In today’s world where features are hyped as products and project teams masquerade as companies it’s truly refreshing to see a service that’s almost an All-in-One (OK, perhaps Four-in-One) in it’s category, which I would loosely define as protecting, sharing and synchronizing one’s data.
Recently launched Syncplicity:
- Synchronizes your data across multiple computers a’la Foldershare
- Provides secure online backup a’la Mozy
- Facilitates easy online file sharing a’la box.net..etc
- Integrates with online services like Google, Zoho, Scribd, Picnik (somewhat like now defunct Docsyncer?)
An impressive list by all means. Oh, and congrat’s to the team for finding an available domain name that’s actually a perfect description of what they do. The simplicity part probably refers to the ease of installation and use not the task they perform in the background. .
Registration, installation of the client is quick and easy, more importantly, after the initial configuration you can forget about the software – it works for you in the background non-intrusively, allowing you peace of mind. You can leave it to Syncplicity to find all your document and media files or specify directories to be synchronized. The process allows more granular control than Foldershare, where one of my gripes was that if I select My Documents ( a fairly obvious choice), I cannot exempt subdirectories, which results in conflict with some stubborn programs (e.g. Evernote). With Syncplicity you can precisely fine-tune what you want synchronized, in fact they indicated that filename-based exclusion is in the development plan. (If you ever had your Picasa.ini files messed up by Foldershare, you know what I am talking about…)
The major difference compared to Foldershare is that Syncplicity is not a peer-to-peer product: it actually uploads your files to their servers, where they are encrypted (AES-256) and are available either to the Syncplicity clients on your other computers, or directly, via a Web browser. This may be a show-stopper for some, and a convenience for others: unlike Foldershare, this approach does not require all synchronized computers to be online at the same time. And since the files are stored online, it might as well be used as a backup service – this is where we enter Mozy-land.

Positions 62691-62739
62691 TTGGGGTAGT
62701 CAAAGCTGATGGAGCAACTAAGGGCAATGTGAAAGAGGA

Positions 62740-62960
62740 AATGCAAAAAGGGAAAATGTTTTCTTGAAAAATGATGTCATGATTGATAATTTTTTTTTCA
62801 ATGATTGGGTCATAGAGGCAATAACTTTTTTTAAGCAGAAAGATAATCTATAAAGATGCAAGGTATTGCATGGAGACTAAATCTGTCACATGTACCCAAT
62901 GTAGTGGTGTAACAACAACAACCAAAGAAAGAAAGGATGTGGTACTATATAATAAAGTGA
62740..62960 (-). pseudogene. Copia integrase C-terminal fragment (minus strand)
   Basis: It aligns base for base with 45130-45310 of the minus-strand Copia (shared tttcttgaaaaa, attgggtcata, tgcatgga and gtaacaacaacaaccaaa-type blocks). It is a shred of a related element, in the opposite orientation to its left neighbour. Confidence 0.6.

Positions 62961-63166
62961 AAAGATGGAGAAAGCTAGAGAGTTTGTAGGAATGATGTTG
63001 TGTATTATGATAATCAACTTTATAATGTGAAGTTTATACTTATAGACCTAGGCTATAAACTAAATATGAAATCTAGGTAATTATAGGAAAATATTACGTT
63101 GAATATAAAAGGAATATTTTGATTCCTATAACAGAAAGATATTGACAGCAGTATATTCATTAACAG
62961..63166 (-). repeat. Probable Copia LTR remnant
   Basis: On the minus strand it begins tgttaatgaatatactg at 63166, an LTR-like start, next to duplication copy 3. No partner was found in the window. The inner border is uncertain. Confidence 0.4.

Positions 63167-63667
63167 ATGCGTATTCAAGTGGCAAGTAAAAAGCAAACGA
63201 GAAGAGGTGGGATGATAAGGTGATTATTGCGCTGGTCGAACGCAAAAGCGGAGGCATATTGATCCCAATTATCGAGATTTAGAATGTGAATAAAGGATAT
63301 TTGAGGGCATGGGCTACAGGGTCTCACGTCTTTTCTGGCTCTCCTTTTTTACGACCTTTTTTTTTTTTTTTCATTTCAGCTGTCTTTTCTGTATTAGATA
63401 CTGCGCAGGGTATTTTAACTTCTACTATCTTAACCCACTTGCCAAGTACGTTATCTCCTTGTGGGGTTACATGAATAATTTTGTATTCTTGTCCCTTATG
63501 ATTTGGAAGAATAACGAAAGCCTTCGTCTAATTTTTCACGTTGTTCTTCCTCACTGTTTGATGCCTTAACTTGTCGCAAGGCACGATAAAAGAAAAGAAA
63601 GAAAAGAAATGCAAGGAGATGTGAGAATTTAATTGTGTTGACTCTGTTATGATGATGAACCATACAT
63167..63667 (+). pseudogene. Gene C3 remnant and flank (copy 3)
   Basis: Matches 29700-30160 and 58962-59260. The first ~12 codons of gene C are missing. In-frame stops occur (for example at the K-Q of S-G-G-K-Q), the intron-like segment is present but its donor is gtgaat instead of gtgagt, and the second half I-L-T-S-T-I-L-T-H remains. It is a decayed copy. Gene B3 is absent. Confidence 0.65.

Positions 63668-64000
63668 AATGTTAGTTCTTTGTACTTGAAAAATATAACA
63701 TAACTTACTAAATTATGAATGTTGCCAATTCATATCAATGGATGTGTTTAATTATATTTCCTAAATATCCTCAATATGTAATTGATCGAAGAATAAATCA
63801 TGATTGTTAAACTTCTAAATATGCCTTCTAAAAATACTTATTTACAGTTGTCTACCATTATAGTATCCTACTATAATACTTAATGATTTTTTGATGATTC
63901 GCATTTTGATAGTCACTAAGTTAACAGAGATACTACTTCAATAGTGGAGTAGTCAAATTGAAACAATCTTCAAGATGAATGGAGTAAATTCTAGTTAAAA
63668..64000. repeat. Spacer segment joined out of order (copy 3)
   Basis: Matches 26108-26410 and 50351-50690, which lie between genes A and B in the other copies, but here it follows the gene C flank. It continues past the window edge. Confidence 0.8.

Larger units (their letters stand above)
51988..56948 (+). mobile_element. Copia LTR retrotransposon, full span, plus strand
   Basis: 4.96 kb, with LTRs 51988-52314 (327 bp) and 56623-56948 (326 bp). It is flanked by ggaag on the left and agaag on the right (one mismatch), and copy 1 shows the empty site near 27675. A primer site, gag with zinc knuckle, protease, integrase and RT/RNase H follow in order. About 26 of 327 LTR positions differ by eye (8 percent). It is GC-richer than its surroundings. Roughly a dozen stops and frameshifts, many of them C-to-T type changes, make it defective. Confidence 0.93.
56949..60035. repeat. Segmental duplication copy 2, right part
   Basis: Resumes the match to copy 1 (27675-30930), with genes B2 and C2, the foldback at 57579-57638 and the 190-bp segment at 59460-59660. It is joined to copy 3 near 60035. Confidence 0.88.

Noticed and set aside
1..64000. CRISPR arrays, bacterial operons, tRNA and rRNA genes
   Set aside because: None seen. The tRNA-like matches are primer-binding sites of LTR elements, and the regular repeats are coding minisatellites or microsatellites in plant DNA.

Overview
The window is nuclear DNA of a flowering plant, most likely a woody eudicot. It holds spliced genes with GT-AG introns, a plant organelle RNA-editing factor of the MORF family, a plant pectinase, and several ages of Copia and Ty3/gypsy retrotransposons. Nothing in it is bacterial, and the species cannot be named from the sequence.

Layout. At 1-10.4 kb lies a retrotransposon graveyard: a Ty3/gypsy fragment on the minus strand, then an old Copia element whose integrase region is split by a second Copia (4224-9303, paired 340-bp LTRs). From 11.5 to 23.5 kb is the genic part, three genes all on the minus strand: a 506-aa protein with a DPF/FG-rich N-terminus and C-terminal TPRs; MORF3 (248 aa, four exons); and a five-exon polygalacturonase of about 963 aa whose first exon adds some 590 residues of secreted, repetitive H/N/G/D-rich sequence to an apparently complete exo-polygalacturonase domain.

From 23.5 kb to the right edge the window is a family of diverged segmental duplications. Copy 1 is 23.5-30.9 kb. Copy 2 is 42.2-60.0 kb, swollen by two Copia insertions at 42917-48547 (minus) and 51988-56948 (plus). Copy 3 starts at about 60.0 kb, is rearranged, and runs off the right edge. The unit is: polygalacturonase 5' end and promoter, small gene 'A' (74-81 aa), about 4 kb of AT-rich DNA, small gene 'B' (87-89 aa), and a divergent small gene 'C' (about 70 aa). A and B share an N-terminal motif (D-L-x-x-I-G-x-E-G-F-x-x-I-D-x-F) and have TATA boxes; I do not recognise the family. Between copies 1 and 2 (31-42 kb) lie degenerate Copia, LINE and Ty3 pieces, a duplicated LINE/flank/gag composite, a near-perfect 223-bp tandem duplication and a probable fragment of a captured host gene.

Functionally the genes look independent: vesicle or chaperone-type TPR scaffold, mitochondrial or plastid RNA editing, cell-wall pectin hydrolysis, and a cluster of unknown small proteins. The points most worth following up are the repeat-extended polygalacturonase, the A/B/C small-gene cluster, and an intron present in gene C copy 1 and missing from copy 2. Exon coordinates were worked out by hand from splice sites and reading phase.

The two major differences vs. Mozy are encryption and ease of restoring files from the backup set.
Mozy performs all encryption on your computer and even allows you to pick your private key: it can hardly be any safer (so safe, that if you lose the key, you’re files are gone forever). Syncplicity transmits your files using SSL and the AES 256-bit encryption occurs in their data center, using a random key that is then sent off to a different location. Since they hold the key, there’s definitely a trust issue to ponder here.
Of course a backup solution is only as good as the restore, and, unlike Mozy, which will send a zip file hours after your request, then to be decrypted on your PC, accessing your files with Syncplicity couldn’t be any simpler. Install the client on any PC and auto-download entire directories, or just browse the online version, check file revision history and pick what you’d like to download manually.
Syncplicity offers both file and folder-level sharing: from your PC, right-click on any file to get a shareable link, which will allow anyone you email it to download the file from their website. Or share entire folders to any email address, and the receiving party can either browse the folder’s online version, or, if they have the Syncplicity client installed, you both will have identical copies on your computers. You can further specify view-only or edit access – the latter takes us into collaboration-land: updates made by any sharing party will be synchronized back to all other computers. Be aware though that each party will still work on individual copies prior to save/sync, so with long multiple edits it’s quite possible to end up with several versions of the same document, due to Syncplicity’s conflict resolution.
This is why I believe real-time online collaboration is superior: there’s only one master copy, and no confusion between revisions. This is what Google Docs and Zoho offer, and – surprise, surprise! – Syncplicity won’t let you down here, either.